Fee: Scholarships are available to ensure anyone can participate, no one will be turned away. Contact Angie for details (see below). 

  • Philanthropy/Corporate Rate$1000 for all four sessions 
  • Nonprofit/Government Rate: $600 for all four sessions 
  • *Additional IDI Pre-Work Option: additional $250 per person for IDI group session and individual feedback session in February 2019 – registration is separate and will come with your confirmation email from one of the above selections* 

NOTE: Attendance at all four sessions is required, as this is a cohort experience and each session builds upon previous sessions.  

**Please do not register for more than 5 participants from one organization** this is to ensure a mix of participants from various sectors and backgrounds for a rich, dynamic experience. Please contact us if you have any questions or concerns about this requirement.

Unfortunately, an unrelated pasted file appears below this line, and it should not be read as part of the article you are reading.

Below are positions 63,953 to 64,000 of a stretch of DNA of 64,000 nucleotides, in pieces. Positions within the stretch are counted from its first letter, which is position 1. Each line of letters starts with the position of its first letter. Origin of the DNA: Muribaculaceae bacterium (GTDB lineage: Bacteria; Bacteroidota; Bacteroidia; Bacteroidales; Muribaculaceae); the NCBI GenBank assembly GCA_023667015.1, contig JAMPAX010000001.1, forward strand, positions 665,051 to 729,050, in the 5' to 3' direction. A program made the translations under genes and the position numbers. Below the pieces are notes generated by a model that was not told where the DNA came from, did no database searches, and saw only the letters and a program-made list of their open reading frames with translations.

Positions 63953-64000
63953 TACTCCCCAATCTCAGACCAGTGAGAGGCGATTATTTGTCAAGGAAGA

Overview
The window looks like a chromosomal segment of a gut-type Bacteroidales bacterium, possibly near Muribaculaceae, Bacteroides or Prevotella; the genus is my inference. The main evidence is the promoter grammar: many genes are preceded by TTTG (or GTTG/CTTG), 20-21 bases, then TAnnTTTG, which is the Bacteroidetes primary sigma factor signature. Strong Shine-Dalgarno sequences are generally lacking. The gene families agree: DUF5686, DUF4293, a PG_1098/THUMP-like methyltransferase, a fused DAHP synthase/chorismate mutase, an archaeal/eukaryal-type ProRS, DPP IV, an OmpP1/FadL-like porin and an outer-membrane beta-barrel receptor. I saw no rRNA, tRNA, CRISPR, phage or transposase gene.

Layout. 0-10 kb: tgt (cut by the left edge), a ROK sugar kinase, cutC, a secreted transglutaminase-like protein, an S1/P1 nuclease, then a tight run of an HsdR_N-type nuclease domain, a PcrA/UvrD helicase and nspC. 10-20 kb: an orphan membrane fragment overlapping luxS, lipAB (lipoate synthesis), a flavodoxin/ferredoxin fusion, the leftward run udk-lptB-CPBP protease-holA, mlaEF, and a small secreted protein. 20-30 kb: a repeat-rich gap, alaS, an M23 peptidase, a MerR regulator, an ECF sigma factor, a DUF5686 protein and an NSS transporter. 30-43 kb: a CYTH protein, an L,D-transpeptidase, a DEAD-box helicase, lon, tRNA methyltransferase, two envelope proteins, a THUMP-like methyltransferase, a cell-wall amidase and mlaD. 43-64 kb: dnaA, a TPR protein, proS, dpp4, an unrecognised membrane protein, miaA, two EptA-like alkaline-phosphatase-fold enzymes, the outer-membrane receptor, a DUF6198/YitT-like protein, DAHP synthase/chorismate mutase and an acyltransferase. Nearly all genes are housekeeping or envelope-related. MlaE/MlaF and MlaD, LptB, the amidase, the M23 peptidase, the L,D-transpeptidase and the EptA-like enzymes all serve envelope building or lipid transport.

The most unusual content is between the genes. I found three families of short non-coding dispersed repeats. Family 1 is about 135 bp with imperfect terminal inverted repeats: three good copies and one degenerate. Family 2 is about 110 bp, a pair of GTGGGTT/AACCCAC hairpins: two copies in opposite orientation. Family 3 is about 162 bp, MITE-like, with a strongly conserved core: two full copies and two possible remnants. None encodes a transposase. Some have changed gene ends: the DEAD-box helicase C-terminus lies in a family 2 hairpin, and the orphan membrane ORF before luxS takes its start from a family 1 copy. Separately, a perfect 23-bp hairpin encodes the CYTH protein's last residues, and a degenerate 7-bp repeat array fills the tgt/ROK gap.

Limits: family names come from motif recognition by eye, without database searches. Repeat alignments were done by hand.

Feedback from Previous “Tapping the Potential of Community Engagement” Participants: 

  • “The series is a challenging, inspiring experience that anyone and everyone can learn and grow from.” 
  • “I would recommend this workshop series….the conversations, connections, and knowledge learned will help them go from outreach to engagement; from equality to equitable approaches.” 
  • “It’s very helpful both as an introduction to CE as well as providing more in-depth training for people already working in CE.” 
  • “Prepare to be challenged and accept that what you’ve been doing needs a new perspective.” 

About Nexus Community Engagement InstituteNexus Community Engagement Institute (NCEI) advances and strengthens communities through equity-based community engagement, both locally and nationally. NCEI is continuing the work of the Building the Field of Community Engagement collaborative (BTF). 

Facilitators and PresentersThe presenters and facilitators are staff and partners of Nexus Community Partners and Nexus Community Engagement Institute. 

Contact Angie Brown at abrown@nexuscp.orgwith questions or for more information about scholarships.

REGISTER HERE!